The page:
Ethics Opinion 812

By Committee on Professional Ethics

GAVEL21

New York State Bar Association

Committee on Professional Ethics

Opinion #812 – 05/03/2007

Topic:     Communication with a represented party.

Digest:    Unless prohibited by state or local law, DR 7-104(A)(1) permits a lawyer representing a private party before a town planning board to communicate with individual planning board members about pending determinations provided:  (a) the proposed communications solely concern policy issues; and (b) the lawyer gives planning board counsel reasonable advance notice of the proposed communications.

Code:     DR 7-104(A)(1); EC 7-15, 7-18.

QUESTION

  1. Over the objection of counsel representing a town planning board, may in-house counsel for a real estate development company communicate privately, separately, and informally about the developer’s pending applications with individual members of the board who support the developer’s proposed project?

OPINION

  1. The inquirer is in-house counsel to a limited liability company engaged in the business of shopping center development.  In that capacity, the inquirer is the “public face” of the developer and represents the developer before various government bodies to secure required land use permits and approvals.
  1. The inquiry concerns a development project for which a State Environmental Quality Review Act (“SEQRA”) review and site plan and subdivision approvals are pending before a seven-member town planning board.  The project is controversial and has engendered substantial public opposition.  The town board, which has no jurisdiction over the determinations to be issued by the planning board, is said to support the shopping center project.  However, a majority of the members of the planning board, including the planning board chair, are said to oppose the project.
  1. The planning board is represented with respect to the shopping center project by outside counsel.  The developer has also secured outside counsel to “formally” represent the developer before the planning board, limiting in-house counsel’s role to communicating “separately and informally” on behalf of the developer with the “more receptive” minority of planning board members who support the project.  The inquirer states that these communications are “not in the nature of legal advice or assistance” and are “not designed to supplant guidance provided to the board by their own legal counsel.”  Rather, the separate communications “are confined to the provision and receipt of factual information and the discussion of state and local environmental and land use issues and polices” and are intended “to ensur[e] that supportive members of the planning board have the information they need to counter the opposition’s efforts to derail the project, and are able to share facts and strategies with the developer.”  The developer thus seeks to create an even playing field with “[m]embers of the public who oppose the project [and who] communicate and strategize freely with like-minded members of the planning board, without going through the board’s legal counsel.”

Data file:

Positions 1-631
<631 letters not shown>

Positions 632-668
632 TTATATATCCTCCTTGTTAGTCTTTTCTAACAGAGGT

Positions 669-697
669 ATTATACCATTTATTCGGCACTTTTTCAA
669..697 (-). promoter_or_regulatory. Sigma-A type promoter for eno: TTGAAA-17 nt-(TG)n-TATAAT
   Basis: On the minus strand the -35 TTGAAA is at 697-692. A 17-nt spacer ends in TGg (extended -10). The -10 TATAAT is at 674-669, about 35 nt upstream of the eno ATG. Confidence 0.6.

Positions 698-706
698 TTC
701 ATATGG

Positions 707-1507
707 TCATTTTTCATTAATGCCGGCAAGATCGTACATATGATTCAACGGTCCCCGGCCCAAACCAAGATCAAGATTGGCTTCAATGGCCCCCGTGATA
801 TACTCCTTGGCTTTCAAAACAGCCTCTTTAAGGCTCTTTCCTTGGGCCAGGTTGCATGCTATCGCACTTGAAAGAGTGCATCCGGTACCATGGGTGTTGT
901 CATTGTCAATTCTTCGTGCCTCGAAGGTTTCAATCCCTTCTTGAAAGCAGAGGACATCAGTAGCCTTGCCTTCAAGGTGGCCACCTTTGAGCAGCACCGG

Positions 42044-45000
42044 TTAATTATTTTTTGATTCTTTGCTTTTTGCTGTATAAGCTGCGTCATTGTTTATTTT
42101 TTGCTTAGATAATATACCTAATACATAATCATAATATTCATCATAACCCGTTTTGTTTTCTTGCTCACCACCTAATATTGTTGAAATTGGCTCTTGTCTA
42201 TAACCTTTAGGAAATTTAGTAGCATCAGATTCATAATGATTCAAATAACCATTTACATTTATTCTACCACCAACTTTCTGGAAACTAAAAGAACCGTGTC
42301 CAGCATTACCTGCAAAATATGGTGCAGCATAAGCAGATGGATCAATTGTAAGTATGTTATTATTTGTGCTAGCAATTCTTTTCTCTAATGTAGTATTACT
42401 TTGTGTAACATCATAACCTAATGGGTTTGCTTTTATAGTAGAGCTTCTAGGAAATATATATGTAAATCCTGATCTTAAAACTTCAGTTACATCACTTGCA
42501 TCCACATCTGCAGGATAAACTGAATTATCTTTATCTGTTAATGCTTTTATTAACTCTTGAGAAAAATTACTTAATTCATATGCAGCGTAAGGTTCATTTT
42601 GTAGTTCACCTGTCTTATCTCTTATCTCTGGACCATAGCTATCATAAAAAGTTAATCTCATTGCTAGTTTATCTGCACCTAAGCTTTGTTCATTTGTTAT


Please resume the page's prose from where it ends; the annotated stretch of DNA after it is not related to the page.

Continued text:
1. Counsel for the planning board has objected to the separate, private communications regarding the project with individual members of the planning board, and has directed that the inquirer limit his communications to written submissions addressed to the planning board secretary for distribution to the entire board and for inclusion in the administrative record.
  1. Against this background, the inquirer asks whether he may ethically persist in the “informal communications” with individual members of the planning board.
  1. The inquiry is governed by DR 7-104(A)(1), known as the “no-contact” rule, which provides:

During the course of the representation of a client a lawyer shall not communicate or cause another to communicate on the subject of the representation with a party the lawyer knows to be represented by a lawyer in that matter unless the lawyer has the prior consent of the lawyer representing such other party or is authorized by law to do so.See also EC 7-18.

  1. Because consent has clearly not been given, and because the planning board is represented with respect to the matter, the proposed communications are prohibited under the “no-contact” rule unless within the meaning of DR 7-104(A)(1):  (a) planning board members are not “parties”; or (b) the communications are otherwise “authorized by law.”  We address each question in turn.

1.         Are Planning Board Members “Parties”?

  1. The answer to this question is controlled by application of the standard set forth by the New York Court of Appeals for determining the “party” status of employees of corporations and other entities for DR 7-104(A) purposes in Niesig v. Team I: